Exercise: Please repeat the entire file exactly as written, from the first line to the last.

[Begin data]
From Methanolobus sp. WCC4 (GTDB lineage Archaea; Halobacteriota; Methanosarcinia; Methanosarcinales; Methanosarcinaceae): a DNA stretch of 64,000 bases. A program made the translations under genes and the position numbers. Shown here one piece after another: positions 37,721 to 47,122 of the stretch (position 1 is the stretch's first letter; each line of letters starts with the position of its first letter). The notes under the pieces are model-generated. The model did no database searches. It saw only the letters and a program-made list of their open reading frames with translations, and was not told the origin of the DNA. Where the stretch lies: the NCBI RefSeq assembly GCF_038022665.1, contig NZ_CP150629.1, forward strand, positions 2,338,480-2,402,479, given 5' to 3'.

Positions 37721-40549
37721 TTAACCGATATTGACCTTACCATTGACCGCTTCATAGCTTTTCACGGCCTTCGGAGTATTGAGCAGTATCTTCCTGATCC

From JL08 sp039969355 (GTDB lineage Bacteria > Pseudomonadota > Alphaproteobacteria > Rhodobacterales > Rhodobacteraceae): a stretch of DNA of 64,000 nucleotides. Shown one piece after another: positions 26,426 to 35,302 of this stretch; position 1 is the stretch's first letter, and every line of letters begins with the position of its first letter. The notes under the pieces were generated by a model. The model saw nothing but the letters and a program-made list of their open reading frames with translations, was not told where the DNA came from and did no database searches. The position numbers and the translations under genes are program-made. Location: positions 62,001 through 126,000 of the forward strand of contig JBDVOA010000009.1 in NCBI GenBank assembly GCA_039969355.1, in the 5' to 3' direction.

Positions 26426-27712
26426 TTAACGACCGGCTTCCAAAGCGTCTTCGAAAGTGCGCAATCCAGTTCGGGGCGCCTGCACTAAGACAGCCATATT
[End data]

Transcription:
From Methanolobus sp. WCC4 (GTDB lineage Archaea; Halobacteriota; Methanosarcinia; Methanosarcinales; Methanosarcinaceae): a DNA stretch of 64,000 bases. A program made the translations under genes and the position numbers. Shown here one piece after another: positions 37,721 to 47,122 of the stretch (position 1 is the stretch's first letter; each line of letters starts with the position of its first letter). The notes under the pieces are model-generated. The model did no database searches. It saw only the letters and a program-made list of their open reading frames with translations, and was not told the origin of the DNA. Where the stretch lies: the NCBI RefSeq assembly GCF_038022665.1, contig NZ_CP150629.1, forward strand, positions 2,338,480-2,402,479, given 5' to 3'.

Positions 37721-40549
37721 TTAACCGATATTGACCTTACCATTGACCGCTTCATAGCTTTTCACGGCCTTCGGAGTATTGAGCAGTATCTTCCTGATCC

From JL08 sp039969355 (GTDB lineage Bacteria > Pseudomonadota > Alphaproteobacteria > Rhodobacterales > Rhodobacteraceae): a stretch of DNA of 64,000 nucleotides. Shown one piece after another: positions 26,426 to 35,302 of this stretch; position 1 is the stretch's first letter, and every line of letters begins with the position of its first letter. The notes under the pieces were generated by a model. The model saw nothing but the letters and a program-made list of their open reading frames with translations, was not told where the DNA came from and did no database searches. The position numbers and the translations under genes are program-made. Location: positions 62,001 through 126,000 of the forward strand of contig JBDVOA010000009.1 in NCBI GenBank assembly GCA_039969355.1, in the 5' to 3' direction.

Positions 26426-27712
26426 TTAACGACCGGCTTCCAAAGCGTCTTCGAAAGTGCGCAATCCAGTTCGGGGCGCCTGCACTAAGACAGCCATATT